Lewis Diuguid

Stabbing at school sets off gun advocates

It didn’t take long after news reports hit of the knife attack at the suburban Pittsburgh high school for gun advocates to take aim at anti-violence groups pushing for gun controls.

A 16-year-old boy using two kitchen knives stabbed 21 students and a security guard Wednesday before an assistant principal at Franklin Regional High School tackled the assailant. The 1,200-student school is in an affluent area about 15 miles east of Pittsburgh.

The attack lasted about five minutes, but at least five of the victims were critically wounded. The suspect, who will be tried as an adult, was charged with four counts of attempted homicide and 21 counts of aggravated assault.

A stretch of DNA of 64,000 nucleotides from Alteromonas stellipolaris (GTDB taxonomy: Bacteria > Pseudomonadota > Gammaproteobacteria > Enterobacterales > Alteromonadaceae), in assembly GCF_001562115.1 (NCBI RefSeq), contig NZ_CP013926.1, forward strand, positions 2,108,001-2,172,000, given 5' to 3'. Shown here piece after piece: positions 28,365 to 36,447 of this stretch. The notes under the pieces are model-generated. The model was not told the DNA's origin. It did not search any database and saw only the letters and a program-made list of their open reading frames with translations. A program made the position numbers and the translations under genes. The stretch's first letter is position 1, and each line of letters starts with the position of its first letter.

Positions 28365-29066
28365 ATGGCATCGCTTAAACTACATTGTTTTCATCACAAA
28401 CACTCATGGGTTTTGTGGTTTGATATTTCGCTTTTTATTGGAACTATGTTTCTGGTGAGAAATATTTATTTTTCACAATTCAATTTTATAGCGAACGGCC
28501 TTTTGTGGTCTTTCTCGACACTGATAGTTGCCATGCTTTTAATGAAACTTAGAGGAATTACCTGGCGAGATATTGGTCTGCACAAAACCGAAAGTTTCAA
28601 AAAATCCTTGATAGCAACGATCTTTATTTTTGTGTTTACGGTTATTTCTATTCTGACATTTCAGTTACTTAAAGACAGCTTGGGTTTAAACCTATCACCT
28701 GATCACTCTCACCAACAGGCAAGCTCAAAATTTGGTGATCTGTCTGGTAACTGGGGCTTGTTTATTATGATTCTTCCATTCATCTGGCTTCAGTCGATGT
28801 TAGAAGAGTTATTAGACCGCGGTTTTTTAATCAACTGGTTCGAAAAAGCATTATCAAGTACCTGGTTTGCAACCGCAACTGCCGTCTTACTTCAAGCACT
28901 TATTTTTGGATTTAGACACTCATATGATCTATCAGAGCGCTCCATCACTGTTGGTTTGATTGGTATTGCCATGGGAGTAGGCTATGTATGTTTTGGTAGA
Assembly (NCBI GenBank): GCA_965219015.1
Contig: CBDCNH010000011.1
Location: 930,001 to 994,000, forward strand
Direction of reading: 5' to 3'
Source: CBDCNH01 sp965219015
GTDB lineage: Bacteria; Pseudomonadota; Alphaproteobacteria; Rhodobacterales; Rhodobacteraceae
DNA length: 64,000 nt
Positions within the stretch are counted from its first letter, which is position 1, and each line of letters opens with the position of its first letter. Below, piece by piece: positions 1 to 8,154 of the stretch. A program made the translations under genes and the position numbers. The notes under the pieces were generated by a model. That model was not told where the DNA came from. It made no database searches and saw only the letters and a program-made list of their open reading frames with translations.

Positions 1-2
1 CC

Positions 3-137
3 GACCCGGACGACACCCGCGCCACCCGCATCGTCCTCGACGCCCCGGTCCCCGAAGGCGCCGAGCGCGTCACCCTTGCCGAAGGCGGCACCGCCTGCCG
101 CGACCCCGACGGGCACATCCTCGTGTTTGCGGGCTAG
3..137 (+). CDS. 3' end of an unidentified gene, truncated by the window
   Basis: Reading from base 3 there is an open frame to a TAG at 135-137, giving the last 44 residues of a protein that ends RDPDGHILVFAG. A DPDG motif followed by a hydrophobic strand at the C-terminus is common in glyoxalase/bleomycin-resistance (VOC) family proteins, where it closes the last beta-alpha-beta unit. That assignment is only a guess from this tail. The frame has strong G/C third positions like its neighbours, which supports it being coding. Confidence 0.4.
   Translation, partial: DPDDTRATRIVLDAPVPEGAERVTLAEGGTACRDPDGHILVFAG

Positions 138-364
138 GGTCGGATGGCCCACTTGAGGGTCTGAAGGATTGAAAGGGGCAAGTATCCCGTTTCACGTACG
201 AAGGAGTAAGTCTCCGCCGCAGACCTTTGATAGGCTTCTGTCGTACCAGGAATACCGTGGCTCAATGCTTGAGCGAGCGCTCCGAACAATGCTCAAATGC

The attack set off a storm among gun advocates, saying that anti-violence folks should try to ban kitchen knives because they can be used as weapons. Some of these same people have said cars should be banned because they can be used as weapons, too.

Guns, however, do far more damage with a high loss of life in a lot less time — especially automatic and semiautomatic assault weapons with large ammunition clips. Guns are in a league far apart from anything else.

Also remember that groups like the National Rifle Association and some state legislatures have called for schools to allow educators to take guns to class to prevent violence. In a crowded, chaotic attack like the one at the school Wednesday with kids screaming and running everywhere, guns would have only caused more problems.

What gun advocates should be asking is how they can help to improve mental health treatment for more people who obviously need it and what can they do with everyone else o quell all acts of violence.